The Absurd Hero Essay Research Paper The

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The Absurd Hero Essay, Research Paper The Absurd HeroSisyphus is the absurd hero. This man, sentenced to ceaselessly rolling a rock to the top of a mountain and then watching its descent, is the epitome of the absurd hero according to Camus. In retelling the Myth of Sisyphus, Camus is able to create an extremely powerful image with imaginative force which sums up in an emotional sense the body of the intellectual discussion which precedes it in the book. We are told that Sisyphus is the absurd hero “as much through his passions as through his torture. His scorn of the gods, his hatred of death, and his passion for life won him that unspeakable penalty in which the whole being is exerted toward accomplishing nothing.” (p.89). Sisyphus is conscious of his plight , and

therein lies the tragedy. For if, during the moments of descent, he nourished the hope that he would yet succeed, then his labour would lose its torment. But Sisyphus is clearly conscious of the extent of his own misery. It is this lucid recognition of his destiny that transforms his torment into his victory. It has to be a victory for as Camus says:I leave Sisyphus at the foot of the mountain! One always finds one’s burden again. But Sisyphus teaches the higher fidelity that negates the gods and raises rocks. He too concludes that all is well. This universe henceforth without a master seems to him neither sterile nor futile. Each atom of that stone, each mineral flake of that night-filled mountain, in itself forms a world. The struggle itself towards the heights is enough to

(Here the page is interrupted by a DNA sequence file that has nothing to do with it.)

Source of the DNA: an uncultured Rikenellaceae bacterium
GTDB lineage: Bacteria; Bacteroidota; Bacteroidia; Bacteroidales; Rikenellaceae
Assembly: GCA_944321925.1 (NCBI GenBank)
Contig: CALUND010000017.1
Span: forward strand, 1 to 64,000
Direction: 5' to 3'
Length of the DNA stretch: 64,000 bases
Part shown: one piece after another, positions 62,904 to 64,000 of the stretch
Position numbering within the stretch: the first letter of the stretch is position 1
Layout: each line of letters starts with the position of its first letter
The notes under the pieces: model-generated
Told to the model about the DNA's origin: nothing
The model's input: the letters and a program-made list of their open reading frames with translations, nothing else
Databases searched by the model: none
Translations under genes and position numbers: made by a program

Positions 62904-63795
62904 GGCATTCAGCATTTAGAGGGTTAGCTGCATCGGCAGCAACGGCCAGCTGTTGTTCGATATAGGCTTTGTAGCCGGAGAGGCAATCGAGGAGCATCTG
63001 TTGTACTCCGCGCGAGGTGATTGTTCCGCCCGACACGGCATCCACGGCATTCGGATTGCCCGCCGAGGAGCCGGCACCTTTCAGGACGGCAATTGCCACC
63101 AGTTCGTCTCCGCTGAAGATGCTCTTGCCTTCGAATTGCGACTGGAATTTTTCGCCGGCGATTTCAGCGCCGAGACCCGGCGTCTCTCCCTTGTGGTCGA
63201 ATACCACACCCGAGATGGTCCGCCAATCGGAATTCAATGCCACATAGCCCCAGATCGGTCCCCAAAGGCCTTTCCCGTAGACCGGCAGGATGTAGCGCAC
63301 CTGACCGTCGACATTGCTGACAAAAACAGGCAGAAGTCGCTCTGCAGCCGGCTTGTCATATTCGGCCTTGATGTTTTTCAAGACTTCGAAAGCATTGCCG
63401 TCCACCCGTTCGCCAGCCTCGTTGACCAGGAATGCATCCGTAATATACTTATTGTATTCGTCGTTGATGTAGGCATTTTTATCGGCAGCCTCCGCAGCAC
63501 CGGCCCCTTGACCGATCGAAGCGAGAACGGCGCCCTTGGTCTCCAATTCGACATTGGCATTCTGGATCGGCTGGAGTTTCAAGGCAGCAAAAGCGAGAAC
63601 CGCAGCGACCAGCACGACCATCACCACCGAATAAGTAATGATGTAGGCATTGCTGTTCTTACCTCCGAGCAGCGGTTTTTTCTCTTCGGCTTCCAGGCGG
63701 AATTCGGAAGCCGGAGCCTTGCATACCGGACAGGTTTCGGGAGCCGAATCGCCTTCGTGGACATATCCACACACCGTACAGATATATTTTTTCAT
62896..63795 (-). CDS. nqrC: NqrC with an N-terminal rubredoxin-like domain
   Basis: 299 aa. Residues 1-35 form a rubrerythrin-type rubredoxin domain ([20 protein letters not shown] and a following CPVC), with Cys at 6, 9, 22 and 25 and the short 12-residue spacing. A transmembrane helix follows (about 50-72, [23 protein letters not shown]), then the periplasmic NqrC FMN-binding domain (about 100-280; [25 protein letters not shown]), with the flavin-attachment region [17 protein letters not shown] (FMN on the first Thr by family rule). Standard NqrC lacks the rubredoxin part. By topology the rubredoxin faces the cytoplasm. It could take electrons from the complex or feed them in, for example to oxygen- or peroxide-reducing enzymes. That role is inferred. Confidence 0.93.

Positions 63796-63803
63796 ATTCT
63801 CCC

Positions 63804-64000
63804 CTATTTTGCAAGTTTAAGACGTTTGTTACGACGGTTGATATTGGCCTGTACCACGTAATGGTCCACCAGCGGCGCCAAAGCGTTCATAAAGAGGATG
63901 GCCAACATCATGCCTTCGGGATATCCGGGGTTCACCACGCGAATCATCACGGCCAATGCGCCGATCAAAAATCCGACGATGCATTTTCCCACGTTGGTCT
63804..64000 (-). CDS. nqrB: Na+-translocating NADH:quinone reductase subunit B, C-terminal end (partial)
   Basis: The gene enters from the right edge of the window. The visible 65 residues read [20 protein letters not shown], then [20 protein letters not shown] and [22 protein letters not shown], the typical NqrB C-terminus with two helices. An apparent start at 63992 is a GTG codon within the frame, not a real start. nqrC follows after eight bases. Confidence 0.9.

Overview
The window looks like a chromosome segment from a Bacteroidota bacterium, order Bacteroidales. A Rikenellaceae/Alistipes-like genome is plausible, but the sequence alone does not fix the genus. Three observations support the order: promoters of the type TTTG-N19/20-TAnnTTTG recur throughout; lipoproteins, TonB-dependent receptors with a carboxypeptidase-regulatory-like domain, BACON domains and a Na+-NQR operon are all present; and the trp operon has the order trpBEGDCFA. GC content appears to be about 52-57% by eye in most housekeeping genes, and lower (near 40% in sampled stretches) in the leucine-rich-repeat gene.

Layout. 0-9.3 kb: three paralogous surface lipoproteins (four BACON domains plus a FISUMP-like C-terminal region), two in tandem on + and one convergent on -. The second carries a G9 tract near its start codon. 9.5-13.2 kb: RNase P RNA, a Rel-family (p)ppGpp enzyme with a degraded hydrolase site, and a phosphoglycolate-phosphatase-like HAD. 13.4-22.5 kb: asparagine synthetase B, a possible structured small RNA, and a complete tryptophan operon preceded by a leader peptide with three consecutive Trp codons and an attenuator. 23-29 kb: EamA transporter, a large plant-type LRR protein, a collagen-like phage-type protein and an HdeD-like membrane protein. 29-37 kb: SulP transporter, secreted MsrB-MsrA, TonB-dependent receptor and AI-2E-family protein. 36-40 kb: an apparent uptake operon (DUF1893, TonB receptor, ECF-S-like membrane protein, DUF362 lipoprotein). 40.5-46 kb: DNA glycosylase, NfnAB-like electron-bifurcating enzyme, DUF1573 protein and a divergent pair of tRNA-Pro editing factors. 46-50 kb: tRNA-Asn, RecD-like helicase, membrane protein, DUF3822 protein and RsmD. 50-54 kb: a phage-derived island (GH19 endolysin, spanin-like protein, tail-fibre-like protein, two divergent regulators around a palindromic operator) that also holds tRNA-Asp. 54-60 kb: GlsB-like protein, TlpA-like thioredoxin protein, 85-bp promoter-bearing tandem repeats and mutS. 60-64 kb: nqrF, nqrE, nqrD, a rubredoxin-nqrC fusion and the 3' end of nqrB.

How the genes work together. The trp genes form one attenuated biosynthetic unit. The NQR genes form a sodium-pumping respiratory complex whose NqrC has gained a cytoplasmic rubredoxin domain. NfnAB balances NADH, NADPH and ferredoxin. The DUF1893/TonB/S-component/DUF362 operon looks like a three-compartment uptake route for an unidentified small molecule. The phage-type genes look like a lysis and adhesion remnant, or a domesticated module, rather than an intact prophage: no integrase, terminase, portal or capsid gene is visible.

fill a man’s heart. One must imagine Sisyphus happy. (p.91).Sisyphus’ life and torment are transformed into a victory by concentrating on his freedom, his refusal to hope, and his knowledge of the absurdity of his situation. In the same way, Dr. Rieux is an absurd hero in The Plague, for he too is under sentence of death, is trapped by a seemingly unending torment and, like Sisyphus, he continues to perform his duty no matter how useless or how insignificant his action. In both cases it matters little for what reason they continue to struggle so long as they testify to man’s allegiance to man and not to abstractions or ‘absolutes’. The ideas behind the development of the absurd hero are present in the first three essays of the book. In these essays Camus faces the

problem of suicide. In his typically shocking, unnerving manner he opens with the bold assertion that:There is but one truly serious philosophical problem and that is suicide. (p. 3).He goes on to discover if suicide is a legitimate answer to the human predicament. Or to put it another way: Is life worth living now that god is dead? The discussion begins and continues not as a metaphysical cobweb but as a well reasoned statement based on a way of knowing which Camus holds is the only epistemology we have at our command. We know only two things:This heart within me I can feel, and I judge that it exists. This world I can touch, and I likewise judge that it exists. There ends all my knowledge, and the rest is construction. (p. 14)With these as the basic certainties of the human

condition, Camus argues that there is no meaning to life. He disapproves of the many philosophers who “have played on words and pretended to believe that refusing to grant a meaning to life necessarily leads to declaring that it is not worth living.” (p.7) Life has no absolute meaning. In spite of the human’s irrational “nostalgia” for unity, for absolutes, for a definite order and meaning to the “not me” of the universe, no such meaning exists in the silent, indifferent universe. Between this yearning for meaning and eternal verities and the actual condition of the universe there is a gap that can never be filled. The confrontation of the irrational, longing human heart and the indifferent universe brings about the notion of the absurd.The absurd is born of this